Nick GIllespie and Matt Welch have a big piece in the WaPo's Outlook section that has quickly risen to the top of the most emailed list. The article tries to make sense of the "Ron Paul revolution", and what the authors see as a rising tide of libertarian sentiment in the country. Here's their conclusion:
More than at any other time over the past two decades, Americans are hungering for the politics and freewheeling fun of libertarianism. And with the dreary prospect of a Giuliani vs. Clinton death match in 2008, that hunger is likely to grow even faster than the size of the federal government or the casualty toll in Iraq. Ron Paul may lose next year's battle -- though not without a memorable fight -- but the laissez-faire agitators he has helped energize will find themselves at the leading edge of American politics and culture for years to come.
This comes after 2000 words on the ways in which the two major parties infringe on our liberty and deny a voice to libertarians everywhere. I think Gillespie and Welch are very smart guys, but this seems pretty absurd. Were supposed to believe that the Paul "phenomenon" represents a lot of voters, huh? Well, does anyone think he'll get over 10% of GOP primary votes? Will he even reach 15% in the Live Free or Die state? Could he reach five percent as a third party candidate? Will either of the two-party candidates adopt his position on anything from the Federal Reserve to taxes to American foreign policy? Of course not.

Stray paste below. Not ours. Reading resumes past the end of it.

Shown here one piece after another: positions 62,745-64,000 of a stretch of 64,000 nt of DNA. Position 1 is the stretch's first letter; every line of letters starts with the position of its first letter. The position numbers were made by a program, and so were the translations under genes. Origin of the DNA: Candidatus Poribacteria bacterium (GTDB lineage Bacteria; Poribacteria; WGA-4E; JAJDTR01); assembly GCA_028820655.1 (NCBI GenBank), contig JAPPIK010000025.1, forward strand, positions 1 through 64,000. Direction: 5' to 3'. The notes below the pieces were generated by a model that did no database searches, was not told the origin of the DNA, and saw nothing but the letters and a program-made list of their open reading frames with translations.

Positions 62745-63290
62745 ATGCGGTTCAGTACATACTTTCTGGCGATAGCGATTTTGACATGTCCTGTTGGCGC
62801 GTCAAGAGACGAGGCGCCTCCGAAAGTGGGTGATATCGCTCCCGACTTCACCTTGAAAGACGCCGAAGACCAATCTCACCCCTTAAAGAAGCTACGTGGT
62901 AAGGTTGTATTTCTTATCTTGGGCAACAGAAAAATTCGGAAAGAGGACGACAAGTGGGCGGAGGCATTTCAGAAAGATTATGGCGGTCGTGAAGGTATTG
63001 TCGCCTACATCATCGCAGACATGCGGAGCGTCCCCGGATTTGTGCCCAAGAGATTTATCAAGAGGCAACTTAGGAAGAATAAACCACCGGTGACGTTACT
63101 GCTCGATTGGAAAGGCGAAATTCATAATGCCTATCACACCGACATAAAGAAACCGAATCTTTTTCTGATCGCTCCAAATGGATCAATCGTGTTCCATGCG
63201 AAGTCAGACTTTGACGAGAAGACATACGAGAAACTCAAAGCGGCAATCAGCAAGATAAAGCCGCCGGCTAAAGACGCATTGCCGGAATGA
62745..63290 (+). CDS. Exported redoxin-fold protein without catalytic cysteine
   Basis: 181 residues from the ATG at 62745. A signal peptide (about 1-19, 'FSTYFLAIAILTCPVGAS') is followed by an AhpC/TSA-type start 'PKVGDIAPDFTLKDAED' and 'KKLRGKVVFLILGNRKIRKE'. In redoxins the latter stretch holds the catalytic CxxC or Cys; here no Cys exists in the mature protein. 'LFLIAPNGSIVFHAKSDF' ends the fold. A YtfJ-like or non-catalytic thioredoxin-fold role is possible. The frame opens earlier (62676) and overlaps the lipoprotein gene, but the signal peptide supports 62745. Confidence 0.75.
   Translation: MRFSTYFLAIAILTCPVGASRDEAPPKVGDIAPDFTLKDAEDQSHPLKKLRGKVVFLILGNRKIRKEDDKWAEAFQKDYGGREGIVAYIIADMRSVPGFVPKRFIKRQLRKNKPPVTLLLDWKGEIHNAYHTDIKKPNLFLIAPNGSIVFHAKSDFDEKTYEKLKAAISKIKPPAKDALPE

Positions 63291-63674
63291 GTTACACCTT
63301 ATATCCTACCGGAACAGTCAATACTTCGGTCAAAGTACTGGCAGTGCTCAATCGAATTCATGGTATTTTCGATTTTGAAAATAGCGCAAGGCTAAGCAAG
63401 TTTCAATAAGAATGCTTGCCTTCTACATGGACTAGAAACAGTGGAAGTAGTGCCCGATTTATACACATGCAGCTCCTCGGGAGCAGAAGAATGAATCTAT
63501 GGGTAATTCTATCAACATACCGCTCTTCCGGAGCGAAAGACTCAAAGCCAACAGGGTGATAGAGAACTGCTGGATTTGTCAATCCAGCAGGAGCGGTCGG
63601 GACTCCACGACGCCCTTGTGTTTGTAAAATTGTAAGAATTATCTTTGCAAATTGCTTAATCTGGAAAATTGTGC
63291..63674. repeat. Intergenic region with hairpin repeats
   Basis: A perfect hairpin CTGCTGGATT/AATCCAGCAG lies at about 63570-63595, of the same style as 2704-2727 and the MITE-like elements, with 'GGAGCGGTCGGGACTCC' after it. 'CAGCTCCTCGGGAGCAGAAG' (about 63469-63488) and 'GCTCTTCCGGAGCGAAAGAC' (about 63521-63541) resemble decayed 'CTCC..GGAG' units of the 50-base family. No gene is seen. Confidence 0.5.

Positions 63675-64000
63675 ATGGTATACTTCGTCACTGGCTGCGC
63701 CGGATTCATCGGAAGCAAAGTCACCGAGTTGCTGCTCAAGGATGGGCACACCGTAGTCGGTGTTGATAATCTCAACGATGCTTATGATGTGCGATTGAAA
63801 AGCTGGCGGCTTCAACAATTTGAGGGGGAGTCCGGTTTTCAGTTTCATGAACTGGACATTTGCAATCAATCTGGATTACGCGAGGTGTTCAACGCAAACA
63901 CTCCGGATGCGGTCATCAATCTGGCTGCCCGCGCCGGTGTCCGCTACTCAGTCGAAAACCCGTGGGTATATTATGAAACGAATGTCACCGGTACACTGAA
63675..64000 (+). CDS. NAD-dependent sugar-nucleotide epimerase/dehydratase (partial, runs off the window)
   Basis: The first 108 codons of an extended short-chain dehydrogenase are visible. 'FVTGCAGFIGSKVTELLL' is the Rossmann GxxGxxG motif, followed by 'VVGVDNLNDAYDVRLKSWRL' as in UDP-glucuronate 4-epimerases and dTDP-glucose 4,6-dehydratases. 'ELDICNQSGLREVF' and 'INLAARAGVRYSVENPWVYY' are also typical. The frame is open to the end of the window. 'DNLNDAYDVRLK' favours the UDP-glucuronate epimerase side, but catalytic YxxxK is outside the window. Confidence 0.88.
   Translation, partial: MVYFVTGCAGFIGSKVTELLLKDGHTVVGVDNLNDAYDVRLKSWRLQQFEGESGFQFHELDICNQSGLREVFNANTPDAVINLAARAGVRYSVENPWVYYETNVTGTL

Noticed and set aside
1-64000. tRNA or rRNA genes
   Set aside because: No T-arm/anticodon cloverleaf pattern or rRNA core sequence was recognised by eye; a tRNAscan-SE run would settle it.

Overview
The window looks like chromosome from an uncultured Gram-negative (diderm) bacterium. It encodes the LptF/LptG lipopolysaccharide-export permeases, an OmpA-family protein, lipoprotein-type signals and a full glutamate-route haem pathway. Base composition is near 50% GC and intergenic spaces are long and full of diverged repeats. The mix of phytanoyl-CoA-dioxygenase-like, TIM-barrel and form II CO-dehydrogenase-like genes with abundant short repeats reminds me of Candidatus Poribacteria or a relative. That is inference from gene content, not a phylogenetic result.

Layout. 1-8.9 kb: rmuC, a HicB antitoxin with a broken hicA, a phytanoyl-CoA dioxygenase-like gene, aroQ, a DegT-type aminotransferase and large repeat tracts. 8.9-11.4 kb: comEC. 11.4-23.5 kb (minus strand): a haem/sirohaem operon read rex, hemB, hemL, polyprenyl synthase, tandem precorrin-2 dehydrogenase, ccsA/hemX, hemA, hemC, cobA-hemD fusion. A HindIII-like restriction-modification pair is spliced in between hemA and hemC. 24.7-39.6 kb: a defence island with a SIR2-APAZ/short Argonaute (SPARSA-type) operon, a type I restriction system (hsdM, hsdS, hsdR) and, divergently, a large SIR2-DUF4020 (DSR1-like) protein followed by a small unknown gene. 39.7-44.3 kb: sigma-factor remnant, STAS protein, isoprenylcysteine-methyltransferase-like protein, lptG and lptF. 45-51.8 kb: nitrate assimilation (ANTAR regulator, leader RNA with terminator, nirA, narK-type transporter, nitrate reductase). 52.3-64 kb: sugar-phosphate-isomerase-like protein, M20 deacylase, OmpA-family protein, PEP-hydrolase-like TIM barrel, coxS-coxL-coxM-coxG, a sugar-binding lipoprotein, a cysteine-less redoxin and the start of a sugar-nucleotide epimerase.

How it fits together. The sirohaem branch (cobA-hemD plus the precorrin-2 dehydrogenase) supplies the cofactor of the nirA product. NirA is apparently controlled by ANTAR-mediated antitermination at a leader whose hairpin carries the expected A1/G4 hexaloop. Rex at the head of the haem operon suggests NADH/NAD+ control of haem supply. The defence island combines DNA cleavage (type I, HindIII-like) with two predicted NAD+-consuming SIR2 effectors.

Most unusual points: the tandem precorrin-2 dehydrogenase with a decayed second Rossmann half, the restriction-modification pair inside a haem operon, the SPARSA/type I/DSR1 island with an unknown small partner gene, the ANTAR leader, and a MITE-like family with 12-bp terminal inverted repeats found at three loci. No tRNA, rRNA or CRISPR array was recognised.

The obvious conclusion here, I think, is not that the two party "duopoly" is pulling the wool over our eyes. No, it's that despite occasional bitching from the college kids mentioned by Gillespie and Welch, the vast majority of Americans think they live in a country which generally respects their liberty. I have no idea what most citizens think about smoking bans and online gambling restrictions. But I do believe they are smart enough to know that these issues neither matter much, nor are worth voting on.